Remember a more grisly Addamses with their 2-Movie Collection
The Addams Family, Addams Family Values, and Addams Family 2-Movie Collection are new on Blu-ray October 1 from Paramount.
With a new animated Addams Family reboot film imminent (opening next weekend), the folks at Paramount have taken the opportunity to release Barry Sonnenfeld’s two Addams films from the 90s to Blu-ray, both separately and in a 2-pack. While the first film has been on the format before, this marks the Blu-ray debut of Addams Family Values.
While the new PG-rated film is aimed directly at kids and families, Sonnenfeld’s PG-13 romps were deliciously dark comedies whose macabre sense of humor were, and remain, boldly demented as family fare.
Created in comic form by Charles Addams in the 1930s, the Addams family is a rich and eccentric clan of oddballs — creepy, kooky, mysterious, and spooky. They occupy a forlorn mansion and are best known as the subject of a long-running sitcom that ran through the 60s and 70s, from which their iconic theme song is derived. The core family consists of dapper patriarch Gomez (Raul Julia), gothic beauty Morticia, sullen daughter Wednesday (Christina Ricci) and the most conventionally “normal”, son Pugsley (Jimmy Workman). In the films, the household also includes Gomez’s brother Fester (Christopher Lloyd), Grandmama (Judith Malina), lanky butler Lurch (Carol Struycken), and “Thing”, a disembodied, animated hand.
The fun of these movies has less to do with the plots, both of which center around the exploits of misanthropic Uncle Fester, and more with the morbid gags which are constant and hilarious, particularly the sharp-tongued witticisms.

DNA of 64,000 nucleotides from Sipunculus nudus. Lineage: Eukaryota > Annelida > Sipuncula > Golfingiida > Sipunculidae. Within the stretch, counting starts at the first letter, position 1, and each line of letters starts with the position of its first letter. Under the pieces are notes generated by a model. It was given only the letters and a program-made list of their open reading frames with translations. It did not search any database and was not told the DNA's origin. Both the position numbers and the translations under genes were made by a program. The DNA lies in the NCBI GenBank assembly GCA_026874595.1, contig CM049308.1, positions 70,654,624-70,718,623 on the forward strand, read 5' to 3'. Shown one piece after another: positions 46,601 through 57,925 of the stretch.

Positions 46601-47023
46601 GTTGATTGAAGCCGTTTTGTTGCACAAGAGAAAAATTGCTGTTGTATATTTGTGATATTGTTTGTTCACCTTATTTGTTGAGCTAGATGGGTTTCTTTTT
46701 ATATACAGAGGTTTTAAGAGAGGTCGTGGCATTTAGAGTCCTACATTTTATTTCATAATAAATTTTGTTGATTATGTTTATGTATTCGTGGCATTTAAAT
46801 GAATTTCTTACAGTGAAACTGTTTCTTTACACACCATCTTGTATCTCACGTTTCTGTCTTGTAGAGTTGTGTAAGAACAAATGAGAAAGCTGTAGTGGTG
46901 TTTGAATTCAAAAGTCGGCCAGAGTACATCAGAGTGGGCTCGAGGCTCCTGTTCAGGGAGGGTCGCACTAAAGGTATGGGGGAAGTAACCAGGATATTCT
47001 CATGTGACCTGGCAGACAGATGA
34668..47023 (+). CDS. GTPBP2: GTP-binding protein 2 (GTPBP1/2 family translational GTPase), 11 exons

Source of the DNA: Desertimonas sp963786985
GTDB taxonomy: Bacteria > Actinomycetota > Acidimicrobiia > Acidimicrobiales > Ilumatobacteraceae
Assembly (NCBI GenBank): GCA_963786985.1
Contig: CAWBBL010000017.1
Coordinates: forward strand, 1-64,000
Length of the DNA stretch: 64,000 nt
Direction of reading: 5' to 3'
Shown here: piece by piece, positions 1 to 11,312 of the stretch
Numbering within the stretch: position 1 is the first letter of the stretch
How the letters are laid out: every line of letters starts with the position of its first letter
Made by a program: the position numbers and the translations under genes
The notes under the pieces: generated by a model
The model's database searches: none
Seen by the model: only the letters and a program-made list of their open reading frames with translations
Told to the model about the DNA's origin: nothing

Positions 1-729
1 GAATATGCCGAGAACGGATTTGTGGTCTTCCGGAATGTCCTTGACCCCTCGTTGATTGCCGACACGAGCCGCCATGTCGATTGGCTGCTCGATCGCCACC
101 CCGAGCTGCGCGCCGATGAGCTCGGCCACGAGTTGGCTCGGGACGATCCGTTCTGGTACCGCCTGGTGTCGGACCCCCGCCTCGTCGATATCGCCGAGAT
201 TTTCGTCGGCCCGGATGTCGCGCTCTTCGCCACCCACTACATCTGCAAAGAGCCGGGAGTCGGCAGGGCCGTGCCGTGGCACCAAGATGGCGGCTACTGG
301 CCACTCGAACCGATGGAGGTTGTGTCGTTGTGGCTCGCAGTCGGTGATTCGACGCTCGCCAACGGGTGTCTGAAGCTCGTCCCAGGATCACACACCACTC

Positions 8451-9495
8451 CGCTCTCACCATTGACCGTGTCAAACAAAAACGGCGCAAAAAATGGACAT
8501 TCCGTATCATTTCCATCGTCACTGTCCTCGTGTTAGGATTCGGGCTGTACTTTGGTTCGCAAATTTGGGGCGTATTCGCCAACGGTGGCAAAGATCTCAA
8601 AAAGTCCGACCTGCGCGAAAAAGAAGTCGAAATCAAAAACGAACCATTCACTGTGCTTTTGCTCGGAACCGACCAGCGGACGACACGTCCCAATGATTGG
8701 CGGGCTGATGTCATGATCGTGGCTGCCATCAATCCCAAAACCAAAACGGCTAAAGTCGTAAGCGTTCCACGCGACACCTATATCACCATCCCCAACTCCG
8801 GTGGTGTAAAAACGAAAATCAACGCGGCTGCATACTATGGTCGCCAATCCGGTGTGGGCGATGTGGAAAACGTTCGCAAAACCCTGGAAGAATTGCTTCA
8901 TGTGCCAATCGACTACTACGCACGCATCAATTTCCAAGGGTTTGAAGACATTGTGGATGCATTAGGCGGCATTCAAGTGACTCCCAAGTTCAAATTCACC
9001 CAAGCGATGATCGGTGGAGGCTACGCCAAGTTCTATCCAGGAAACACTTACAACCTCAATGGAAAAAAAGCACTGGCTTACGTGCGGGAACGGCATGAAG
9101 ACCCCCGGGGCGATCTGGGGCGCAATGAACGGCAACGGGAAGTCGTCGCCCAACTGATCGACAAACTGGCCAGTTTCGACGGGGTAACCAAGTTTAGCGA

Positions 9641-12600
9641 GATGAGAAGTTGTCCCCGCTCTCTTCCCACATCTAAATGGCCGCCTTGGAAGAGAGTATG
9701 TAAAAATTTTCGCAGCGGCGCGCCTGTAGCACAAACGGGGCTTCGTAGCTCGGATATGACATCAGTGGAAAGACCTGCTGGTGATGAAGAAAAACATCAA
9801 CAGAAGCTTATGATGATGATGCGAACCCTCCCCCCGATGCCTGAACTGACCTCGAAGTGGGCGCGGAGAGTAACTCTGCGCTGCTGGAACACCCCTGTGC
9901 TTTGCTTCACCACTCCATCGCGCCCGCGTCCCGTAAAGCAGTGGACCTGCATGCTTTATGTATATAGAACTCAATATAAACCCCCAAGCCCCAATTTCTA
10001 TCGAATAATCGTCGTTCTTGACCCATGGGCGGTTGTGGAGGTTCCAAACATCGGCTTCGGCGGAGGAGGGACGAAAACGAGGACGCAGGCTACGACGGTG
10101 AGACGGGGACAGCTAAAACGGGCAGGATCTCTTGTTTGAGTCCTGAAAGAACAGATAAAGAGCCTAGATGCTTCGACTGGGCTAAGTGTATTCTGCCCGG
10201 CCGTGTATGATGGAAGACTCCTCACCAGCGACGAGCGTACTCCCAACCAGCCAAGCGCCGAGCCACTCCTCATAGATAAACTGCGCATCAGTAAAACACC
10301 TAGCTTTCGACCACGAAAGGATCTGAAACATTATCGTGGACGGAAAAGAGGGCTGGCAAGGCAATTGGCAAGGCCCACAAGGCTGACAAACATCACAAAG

Even when these jokes fall into a predictable pattern (a horrific or conventionally bad statement is interpreted as a compliment), they maintain a sense of macabre glee. For instance, when the handsome Gomez is referred to as a ladykiller, he pipes up, “Acquitted!”. Both films are absolutely full of these kinds of punchlines, making them a treat to revisit.
Also a delight is the relationship Gomez and his beloved Morticia; his continual wooing and worship of his wife is both endearing and romantic.
Christina Ricci is also a major highlight in her breakout role at the age of ten. The dour and morbid Wednesday Addams remains remains one of the great child performances, and the sequel expands on this.
The Addams Family (1991)
Since a falling out with Fester many years ago, a regretful Gomez longs for the return of his long-lost brother. Seizing on this knowledge, his smarmy legal counsel Tully Alford (the great Dan Hedaya) concocts a plan: he enlists lookalike Gordon Craven (Christopher Lloyd) to pose as the missing Fester, win the family’s trust, and steal their fortune. But as the generally good-natured Gordon enacts their fiendish plot, he becomes greatly attached to his intended victims and even begins to wonder if perhaps he truly is the long lost Fester.
Particularly memorable is a family reunion sequence which brings in many extended family members from Addams lore, including fan favorite Cousin Itt.
The vast mansion itself is practically a character in this film in particular, an assemblage of wild and wonderful sets and rooms which house all manner of mysteries and contraptions.